I AM nearly 84 years of age and was called to have the covid vaccination on December 18 fantastic, it’s great to be called so early as I am in my 80s.
My appointment was for 2.30pm and was instructed to be on time else it would not be done.
After arriving at Winyates surgery for the proposed appointment was surprised to see at least 20 more people stood before me outside in the queue in the cold and rain.
I later found out that there were patients there from two other surgeries, I eventually received my vaccination at approx 3.15pm.
Whilst I appreciate and I state appreciate to be having the vaccination to have people in their 80s having to stand in the cold and rain all this time it was not organised thinking about people of this age correctly.
I sincerely hope when the next jab is due 8th January the same system is not applied.
D Meredith, Redditch
I WAS a nurse and midwife for 37 years, now retired for six, yet when I applied to volunteer to give the vaccine my application was rejected.
I asked on what grounds?
I needed either two ‘A’ Levels, a diploma, a degree, HND,or am NVQ.
I have none of these as I was a State Registered Nurse and a State Certified Midwife.
What if I had two ‘A’ Levels? They could be in History, Geography or Art – would those help me understand how to administer a vaccine safely?
I do not think that Florence Nightingale asked for ‘A’ Levels when she started her School of Nursing.
When it is my turn to be vaccinated I know who I would prefer to administer it!
P Paterson, Hunt End
I SEE that the police are spending £25,000 on bicycles according to the Police Commissioner.
Redditch is a progressive town aiming to solve the pollution problem with electric scooters.
Instead of having hoards of reckless youngsters determined to exterminate and injure OAPs lawfully using the public footpaths, why not transfer scooter use for the the local Bobbies.
‘Plod on a Scooter’ could become a national step forward.
A scooter can obviously get where a souped up getaway car can’t.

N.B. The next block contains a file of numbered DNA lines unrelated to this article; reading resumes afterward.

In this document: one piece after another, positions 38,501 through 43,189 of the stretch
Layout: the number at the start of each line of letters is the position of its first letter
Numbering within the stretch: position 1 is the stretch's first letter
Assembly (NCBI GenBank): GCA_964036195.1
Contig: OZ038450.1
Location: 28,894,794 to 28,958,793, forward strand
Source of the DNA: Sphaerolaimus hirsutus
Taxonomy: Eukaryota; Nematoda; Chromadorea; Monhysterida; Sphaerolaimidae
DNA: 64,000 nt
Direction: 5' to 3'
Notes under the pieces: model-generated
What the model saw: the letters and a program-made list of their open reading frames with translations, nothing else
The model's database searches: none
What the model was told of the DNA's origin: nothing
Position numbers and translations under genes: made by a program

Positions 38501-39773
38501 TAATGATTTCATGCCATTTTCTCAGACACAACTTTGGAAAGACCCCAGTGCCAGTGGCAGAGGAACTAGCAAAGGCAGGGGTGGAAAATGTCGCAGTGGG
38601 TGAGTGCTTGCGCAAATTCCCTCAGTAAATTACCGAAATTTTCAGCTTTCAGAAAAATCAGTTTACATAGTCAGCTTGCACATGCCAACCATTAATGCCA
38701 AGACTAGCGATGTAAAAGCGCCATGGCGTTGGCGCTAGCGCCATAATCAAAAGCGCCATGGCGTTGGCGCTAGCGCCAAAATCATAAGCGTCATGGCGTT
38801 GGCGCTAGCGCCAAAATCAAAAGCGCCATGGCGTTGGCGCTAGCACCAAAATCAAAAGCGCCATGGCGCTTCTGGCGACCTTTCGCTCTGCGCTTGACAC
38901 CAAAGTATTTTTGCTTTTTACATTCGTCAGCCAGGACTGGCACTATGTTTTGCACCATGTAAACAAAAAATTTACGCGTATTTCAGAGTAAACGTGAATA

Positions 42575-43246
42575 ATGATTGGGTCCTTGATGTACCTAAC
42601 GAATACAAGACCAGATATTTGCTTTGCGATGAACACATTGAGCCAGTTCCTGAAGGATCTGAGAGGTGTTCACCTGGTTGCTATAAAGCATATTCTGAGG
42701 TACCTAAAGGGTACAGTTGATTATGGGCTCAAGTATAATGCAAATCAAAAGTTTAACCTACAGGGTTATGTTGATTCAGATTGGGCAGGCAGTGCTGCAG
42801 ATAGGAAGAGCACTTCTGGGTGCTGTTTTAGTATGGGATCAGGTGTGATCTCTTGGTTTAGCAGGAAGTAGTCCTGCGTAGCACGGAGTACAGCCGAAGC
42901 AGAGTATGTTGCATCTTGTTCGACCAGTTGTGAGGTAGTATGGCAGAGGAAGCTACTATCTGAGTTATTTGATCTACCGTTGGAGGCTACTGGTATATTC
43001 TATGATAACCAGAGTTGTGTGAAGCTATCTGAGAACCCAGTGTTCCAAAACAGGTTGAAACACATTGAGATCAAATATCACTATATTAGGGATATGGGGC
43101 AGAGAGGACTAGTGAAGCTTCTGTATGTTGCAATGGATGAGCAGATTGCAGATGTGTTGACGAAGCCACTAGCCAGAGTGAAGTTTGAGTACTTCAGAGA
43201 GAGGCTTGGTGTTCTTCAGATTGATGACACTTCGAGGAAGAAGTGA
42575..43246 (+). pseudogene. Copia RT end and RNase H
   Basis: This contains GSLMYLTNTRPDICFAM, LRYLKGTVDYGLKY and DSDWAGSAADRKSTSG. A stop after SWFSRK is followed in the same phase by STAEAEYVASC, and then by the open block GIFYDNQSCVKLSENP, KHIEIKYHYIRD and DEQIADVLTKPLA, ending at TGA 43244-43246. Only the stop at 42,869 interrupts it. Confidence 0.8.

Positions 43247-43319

Naturally this would preclude them wandering around the streets in pairs.
However, in special circumstances where two officers are needed, a little detachable sidecar could be fitted.
Chief Superintendent Paul Moxley believes: “Officers spend countless hours on foot patrols throughout the county, so the use of scooters would help them provide a faster response and confirms it would allow officers to get to locations through areas that police vehicles may find difficult to access”.
F Piles, Philosopher, Redditch
I WRITE with regard to the ongoing saga of the proposal to remove Ipsley Meadow from the use of the living and to give it over to the dead.
The Council’s open space assessment has defined the entire Arrow Valley Country Park as being of Sub-Regional significance; and thereby is important to not just the residents of Redditch but also to a wider population around Redditch.
Why then is it Redditch Council proposing to take this vital open space from the park for cemetery use for 8,000 dead bodies.
Is it right that the needs of the few should overrule the needs of Redditch and its surrounding areas?
B Kirby, Redditch
IS there any chance of giving a young gentleman from Studley an appreciation for all the wonderful work he has done for the less fortunate over Christmas.
Matthew Layton from Laytons Barbers in Studley raised money, presents and food for the less fortunate and put a lot of hard work into doing this.
I’Ve come forward as I was one of the families he helped and what a massive difference he made to me and my two boys and we honestly can’t thank him enough and we really believe society needs more young people like him.
I WONDER how many people like me believe that Redditch council or the police should not allow the horses and wagons to park at the Sainsbury’s roundabout over Christmas.
When they leave all of us residents have to look at a muddy roundabout and all the surrounding areas, before they arrive all is green and when they leave we have to look at a mud bath until the spring.
It should not be allowed.
P Seely, Redditch
I WOULD like to say thank you to players of People’s Postcode Lottery in an incredibly challenging year for us all.
Since 2005 players across Britain have raised over £600 million for good causes, which is just incredible. Over £6 million of this we have been grateful to receive at Sightsavers.
Money raised by players has been indispensable in helping Sightsavers to fund, in 2020 alone, eye services for more than 49,000 people and more than 500 sight-saving cataract surgeries.
This year funding also helped us to support the Covid-19 response. Children with disabilities kept learning throughout the pandemic, thanks to distance learning equipment and teacher training, PPE and hygiene kits.
So once again, a big thank you to all the players in the Midlands for your generosity.
To find out about some of the lives being turned around by players’ support, please head on over to http://www.sightsavers.org/pplor give Sightsavers a call on 0800 089 2020.
Dr C Harper CBE, Sightsavers CEO
Redditch Standard, January 8 2021 edition.